Conflict of interest has led to some disciplinary issues due to some problems it presents to the lawyers. Conflict of interest may demand that a lawyer stops working for one person and yet in other cases may require lawyers to represent both parties. The lawyer also needs to balance the public interests comprising of that of his clients who demand full confidence from them; interest of lawyer to be instructed, and the interest of a client being represent by lawyers of their own choice. The major concern is: Which conflict, when unresolved, results in breach of legal ethics and which do not?

Potential Conflict with Representing Both Parties

One potential conflict with this regards comes when a solicitor acts for both parties since the solicitor has to be liable to either one. The solicitor may find himself in a position where he has two parties with entirely different interests. For example, some solicitors act for both vendors and buyers who have different interest. The solicitor has an obligation and a duty to protect the interest of which by holding confidential information to serve in the best interest of each client. Usually, in a case where the solicitor is expected to act for both parties, it is obligatory for them to disclose this to both parties and receive instructions from both. If the solicitor feels obligated to act in a way that contradicts the interest of either party, then they have to quit representing both.

Conflicts with Solicitors' Interests

The other concern is when a solicitor is representing a client, and their interests become vested. This applies in situations in which lawyers have business dealings or borrow from clients without making adequate disclosure to the client (Parker et al., 2008, p. 158). It is, therefore, necessary that solicitors do not accept instructions that have the potential to create conflict of practitioners’ interest or the interest of an associate.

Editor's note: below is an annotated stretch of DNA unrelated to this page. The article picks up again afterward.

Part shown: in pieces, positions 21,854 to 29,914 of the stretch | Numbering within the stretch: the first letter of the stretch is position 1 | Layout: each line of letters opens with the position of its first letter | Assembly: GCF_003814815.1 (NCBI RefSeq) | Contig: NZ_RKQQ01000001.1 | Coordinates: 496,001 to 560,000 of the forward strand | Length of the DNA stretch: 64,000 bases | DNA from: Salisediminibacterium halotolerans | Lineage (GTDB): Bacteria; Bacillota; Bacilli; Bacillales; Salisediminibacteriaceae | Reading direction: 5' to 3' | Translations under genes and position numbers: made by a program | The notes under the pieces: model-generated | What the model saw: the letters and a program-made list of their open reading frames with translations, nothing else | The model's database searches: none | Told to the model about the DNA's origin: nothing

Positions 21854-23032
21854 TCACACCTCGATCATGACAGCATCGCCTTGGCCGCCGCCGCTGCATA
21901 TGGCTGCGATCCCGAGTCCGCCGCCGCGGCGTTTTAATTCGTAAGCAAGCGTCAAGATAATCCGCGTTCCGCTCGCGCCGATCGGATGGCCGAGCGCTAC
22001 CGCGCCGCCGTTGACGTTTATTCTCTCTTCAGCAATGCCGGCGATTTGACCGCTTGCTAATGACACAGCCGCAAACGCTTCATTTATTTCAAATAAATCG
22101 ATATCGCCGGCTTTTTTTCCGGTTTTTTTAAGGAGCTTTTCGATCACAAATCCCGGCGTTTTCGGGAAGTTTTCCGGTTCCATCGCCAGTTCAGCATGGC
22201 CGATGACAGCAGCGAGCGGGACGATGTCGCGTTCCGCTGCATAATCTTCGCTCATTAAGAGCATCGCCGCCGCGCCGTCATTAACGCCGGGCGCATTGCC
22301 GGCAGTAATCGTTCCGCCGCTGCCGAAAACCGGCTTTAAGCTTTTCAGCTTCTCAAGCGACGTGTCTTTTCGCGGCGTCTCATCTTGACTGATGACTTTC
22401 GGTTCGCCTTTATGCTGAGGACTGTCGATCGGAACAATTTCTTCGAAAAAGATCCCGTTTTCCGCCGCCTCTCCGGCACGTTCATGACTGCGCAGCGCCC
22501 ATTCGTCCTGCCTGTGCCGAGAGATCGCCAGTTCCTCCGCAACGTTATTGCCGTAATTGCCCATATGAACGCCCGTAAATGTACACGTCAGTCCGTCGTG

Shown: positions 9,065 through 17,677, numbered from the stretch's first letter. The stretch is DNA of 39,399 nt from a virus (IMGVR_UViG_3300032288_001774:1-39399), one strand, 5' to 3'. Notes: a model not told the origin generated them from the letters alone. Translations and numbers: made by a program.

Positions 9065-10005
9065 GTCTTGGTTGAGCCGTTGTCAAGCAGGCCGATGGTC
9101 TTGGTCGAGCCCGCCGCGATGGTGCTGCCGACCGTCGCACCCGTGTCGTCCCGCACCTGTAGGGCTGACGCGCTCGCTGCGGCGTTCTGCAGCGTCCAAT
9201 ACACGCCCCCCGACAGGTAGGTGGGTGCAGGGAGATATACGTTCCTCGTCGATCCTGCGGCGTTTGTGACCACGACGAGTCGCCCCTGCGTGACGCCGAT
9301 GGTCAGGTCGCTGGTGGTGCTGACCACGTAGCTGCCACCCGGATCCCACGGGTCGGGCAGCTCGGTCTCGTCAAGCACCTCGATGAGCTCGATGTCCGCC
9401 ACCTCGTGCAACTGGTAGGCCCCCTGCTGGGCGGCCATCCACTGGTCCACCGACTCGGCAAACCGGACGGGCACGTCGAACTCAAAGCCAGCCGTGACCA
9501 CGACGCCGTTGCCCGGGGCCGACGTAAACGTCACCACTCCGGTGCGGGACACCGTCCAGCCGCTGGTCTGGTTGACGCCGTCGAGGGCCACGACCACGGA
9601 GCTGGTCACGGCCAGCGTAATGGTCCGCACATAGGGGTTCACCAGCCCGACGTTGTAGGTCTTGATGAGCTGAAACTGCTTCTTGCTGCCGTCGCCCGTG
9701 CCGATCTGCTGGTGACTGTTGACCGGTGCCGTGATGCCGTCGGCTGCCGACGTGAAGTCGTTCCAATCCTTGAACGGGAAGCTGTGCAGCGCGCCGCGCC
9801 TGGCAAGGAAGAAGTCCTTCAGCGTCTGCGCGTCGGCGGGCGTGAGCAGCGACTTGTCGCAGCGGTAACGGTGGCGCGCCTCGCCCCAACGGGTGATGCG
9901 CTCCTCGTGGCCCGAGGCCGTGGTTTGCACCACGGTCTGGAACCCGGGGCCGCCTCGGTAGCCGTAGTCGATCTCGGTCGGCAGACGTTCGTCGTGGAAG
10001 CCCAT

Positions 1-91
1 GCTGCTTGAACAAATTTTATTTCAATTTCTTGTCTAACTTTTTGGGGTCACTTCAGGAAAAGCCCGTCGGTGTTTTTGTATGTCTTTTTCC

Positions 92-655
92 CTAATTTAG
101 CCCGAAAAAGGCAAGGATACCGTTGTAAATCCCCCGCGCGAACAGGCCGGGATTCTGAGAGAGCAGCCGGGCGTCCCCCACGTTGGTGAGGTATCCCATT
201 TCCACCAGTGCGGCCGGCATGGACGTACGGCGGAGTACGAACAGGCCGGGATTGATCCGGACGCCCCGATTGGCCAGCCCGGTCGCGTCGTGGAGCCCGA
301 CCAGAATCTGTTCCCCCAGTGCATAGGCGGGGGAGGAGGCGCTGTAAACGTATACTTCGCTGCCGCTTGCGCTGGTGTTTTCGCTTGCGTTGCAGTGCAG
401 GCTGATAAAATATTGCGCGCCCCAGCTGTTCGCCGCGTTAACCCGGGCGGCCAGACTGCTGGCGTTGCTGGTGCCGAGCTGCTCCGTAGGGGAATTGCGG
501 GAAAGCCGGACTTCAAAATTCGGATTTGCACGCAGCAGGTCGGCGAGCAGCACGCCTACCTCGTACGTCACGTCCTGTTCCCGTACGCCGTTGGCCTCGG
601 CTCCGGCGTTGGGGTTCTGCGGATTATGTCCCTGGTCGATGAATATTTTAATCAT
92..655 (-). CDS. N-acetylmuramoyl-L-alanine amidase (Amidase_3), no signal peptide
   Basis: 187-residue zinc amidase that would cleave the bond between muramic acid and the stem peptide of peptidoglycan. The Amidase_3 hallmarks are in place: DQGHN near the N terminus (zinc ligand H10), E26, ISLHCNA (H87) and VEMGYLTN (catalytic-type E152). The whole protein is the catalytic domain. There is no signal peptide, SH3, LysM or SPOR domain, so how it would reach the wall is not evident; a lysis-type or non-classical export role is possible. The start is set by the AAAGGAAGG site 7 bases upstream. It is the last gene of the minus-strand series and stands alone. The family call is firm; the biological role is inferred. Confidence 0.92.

Former Client Relationships

Solicitor relationships with regards to relationships with former clients also pose some legal, ethical issues when the solicitor opposes their former clients. This is because of the principle that the relationship between the lawyer and the client continues even after completion of the original instructions. For example, a lawyer can represent a client until the court is closed. One year later another client approaches him for representation and after accepting, he finds out that the case is filled against the former client. The lawyer will not be acting legally if they oppose the former client in the current case as it may result in breach of confidentiality (Bagaric and Dimopoulos, 2003, p. 368). The situation will also pose a conflict of interest between the lawyer and their former client.

Zealousness in Barrister Advocacy